By Abbey Smith

My son Sam and I became short-term residents of Bluffton, Georgia in January. On January 5, we moved into the little cabin behind the red meat and poultry processing facility, and right next door to the commercial kitchen at White Oak Pastures, off of Highway 27 in rural, southwest Georgia. 

The first adjustment was finding any sense of direction without mountains to guide me. I still don’t exactly know which way is north or south on the farm. I only knew that each morning I pulled out of the dirt road, I turned left to take Sam to his day of playing and fun at the Benoit house (with Miss Hattie Bell, age two, and Mr. Harris Paulk, age one–grandchildren of Will Harris, otherwise lovingly known as “pappy”), while I went to work facilitating the Savory Hub Design Lab at the Community House. I entered Highway 27 from beneath a huge archway with the big “H” that is the White Oak Pastures brand. In the fields lining the highway, I passed signs for the White Oak Pastures General Store, where the big “H” brand marks most of the products sold there, from fresh red meat in the cooler, to pickled okra on the shelves. The cattle in the fields, the hogs in the forests, the chickens out with the cattle, ducks, turkeys, sheep, goats, the people in the farm trucks, in the tractors, the kitchen, the store, the church (that is now a business office), they are all part of the world that is White Oak Pastures. 

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For almost two weeks, Sam and I worked and played at White Oak Pastures. Luckily for me, the Savory Institute design lab for new Savory Hub leaders was hosted on here during our year of local food (#lfx). 

A typical day in terms of meals for me is the following:

  • Breakfast: fasting
  • Lunch: the Farmer John (named after John Benoit, Will Harris’ son-in-law) salad which is made of the following White Oak Pastures products: greens from the farm garden, hamburger (processed yards from the cabin I am living in), egg, bacon, onions. I bought a bottle of Georgia olive oil (who knew?) and sauerkraut from a company in Atlanta (sold in the General Store). Store staff kept the olive oil and kraut for me in the cooler, and served it as dressing on my salad.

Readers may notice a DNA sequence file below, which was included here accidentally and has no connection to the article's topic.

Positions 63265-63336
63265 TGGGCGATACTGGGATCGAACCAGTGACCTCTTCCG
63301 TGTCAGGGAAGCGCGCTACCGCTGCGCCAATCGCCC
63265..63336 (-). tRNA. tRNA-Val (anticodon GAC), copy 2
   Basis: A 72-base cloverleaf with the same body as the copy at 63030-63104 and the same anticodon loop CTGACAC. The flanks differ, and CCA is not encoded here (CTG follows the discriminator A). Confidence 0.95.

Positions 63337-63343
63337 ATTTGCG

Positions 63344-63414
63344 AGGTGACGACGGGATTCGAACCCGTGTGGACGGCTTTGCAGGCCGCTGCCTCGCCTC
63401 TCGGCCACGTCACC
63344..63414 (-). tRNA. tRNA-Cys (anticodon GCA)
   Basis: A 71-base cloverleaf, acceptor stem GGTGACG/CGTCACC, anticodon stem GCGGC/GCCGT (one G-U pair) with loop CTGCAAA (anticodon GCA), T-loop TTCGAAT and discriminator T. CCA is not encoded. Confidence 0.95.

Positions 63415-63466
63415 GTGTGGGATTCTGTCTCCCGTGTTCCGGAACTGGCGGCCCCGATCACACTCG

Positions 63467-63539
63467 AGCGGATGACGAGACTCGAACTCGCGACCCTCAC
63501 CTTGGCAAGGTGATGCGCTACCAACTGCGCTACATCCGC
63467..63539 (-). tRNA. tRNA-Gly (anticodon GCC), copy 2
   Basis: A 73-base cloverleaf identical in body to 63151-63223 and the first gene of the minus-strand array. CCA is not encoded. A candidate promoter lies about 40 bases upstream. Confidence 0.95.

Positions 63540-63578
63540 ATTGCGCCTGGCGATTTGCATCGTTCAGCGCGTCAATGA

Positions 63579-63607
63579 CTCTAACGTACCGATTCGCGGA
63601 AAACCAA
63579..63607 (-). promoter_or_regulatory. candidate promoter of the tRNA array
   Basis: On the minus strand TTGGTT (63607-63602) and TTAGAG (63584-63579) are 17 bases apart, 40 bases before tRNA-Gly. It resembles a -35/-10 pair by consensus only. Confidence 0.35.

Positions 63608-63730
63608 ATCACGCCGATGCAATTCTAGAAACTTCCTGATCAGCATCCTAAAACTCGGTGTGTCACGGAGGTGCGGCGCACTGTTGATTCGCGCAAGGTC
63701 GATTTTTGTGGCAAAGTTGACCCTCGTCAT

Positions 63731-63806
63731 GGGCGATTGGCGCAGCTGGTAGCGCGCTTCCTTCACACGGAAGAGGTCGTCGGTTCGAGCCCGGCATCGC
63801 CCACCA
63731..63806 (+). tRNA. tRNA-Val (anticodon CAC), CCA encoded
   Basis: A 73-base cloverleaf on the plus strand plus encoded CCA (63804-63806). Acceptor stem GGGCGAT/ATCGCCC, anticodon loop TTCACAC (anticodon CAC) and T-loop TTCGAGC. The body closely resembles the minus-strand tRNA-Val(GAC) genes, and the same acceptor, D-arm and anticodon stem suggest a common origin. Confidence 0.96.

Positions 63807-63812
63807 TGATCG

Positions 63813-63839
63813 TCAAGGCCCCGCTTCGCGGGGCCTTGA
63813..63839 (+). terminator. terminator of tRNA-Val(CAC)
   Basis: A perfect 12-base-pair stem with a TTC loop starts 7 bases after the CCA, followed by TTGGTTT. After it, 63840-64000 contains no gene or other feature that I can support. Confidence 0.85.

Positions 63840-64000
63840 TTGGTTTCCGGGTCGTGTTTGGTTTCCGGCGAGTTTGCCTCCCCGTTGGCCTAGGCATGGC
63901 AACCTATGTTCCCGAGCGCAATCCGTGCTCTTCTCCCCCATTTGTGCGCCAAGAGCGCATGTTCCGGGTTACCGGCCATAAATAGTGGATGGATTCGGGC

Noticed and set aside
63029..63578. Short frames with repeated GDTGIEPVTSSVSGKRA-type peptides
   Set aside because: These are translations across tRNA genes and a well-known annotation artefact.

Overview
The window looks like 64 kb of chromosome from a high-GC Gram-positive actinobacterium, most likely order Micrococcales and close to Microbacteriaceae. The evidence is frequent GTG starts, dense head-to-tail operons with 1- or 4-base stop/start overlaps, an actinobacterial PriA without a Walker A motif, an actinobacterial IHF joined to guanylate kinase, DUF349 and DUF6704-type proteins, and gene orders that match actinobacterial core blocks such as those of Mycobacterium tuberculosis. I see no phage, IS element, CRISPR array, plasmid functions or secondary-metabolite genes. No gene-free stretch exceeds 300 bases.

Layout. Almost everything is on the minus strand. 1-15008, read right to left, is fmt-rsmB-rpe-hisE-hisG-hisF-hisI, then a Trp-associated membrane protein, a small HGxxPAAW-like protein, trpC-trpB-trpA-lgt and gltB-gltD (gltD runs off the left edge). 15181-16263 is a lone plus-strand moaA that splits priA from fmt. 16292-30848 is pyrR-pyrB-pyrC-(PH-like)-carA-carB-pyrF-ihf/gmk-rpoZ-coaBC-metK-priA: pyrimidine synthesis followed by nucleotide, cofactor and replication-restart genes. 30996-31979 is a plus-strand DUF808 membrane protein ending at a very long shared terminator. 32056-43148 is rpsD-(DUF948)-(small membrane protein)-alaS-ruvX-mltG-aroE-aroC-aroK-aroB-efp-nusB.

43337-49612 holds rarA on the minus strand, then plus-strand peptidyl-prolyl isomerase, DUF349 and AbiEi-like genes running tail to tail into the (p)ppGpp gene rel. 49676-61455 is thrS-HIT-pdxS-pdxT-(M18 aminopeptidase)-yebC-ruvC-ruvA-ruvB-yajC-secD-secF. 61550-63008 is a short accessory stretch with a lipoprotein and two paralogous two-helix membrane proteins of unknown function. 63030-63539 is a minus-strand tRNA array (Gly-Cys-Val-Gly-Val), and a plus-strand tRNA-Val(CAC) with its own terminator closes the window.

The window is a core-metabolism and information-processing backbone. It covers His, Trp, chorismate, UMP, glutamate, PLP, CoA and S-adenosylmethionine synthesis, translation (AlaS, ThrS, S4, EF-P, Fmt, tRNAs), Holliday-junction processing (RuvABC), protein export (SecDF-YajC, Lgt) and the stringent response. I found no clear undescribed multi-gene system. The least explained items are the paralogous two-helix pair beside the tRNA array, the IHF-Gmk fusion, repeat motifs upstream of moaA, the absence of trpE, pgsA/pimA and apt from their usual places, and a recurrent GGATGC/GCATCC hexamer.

• Snack: White Oak Pastures Turkey Jerky (made with coconut aminos and red pepper flakes–so tasty!) and Jun Kombucha made in Atlanta and sold at the General Store.
  • Dinner: often times the Farmer John salad again. Sometimes I would mix it up and have chicken on it instead of beef. Wild, I know. Poultry at White Oak Pastures is excellent. For the design lab closing dinner, they served duck. It was incredible. I’ve only eaten wild duck shot by my husband, father or brother. The duck at White Oak Pastures was more tender and mild tasting than wild duck. More flavorful than chicken. They also served something called “butter beans” (lima beans) with bacon. Incredible. 

Spencer often travels to White Oak Pastures to teach Holistic Management courses there. He loves the pickled okra so I brought him home a jar as well as Georgia pecan butter (incredible!) for Maezy. White Oak Pastures has a commercial kitchen where they make value added products like the okra, jellies and other canned goods. They also have a tallow and leather shop. Their tallow soap is incredible, and several of the hub design lab attendees ordered custom made leather goods. 

On our last night I realized how much I would miss being part of this White Oak Pastures world in rural Georgia. We felt welcomed, loved, and certainly well-fed. 

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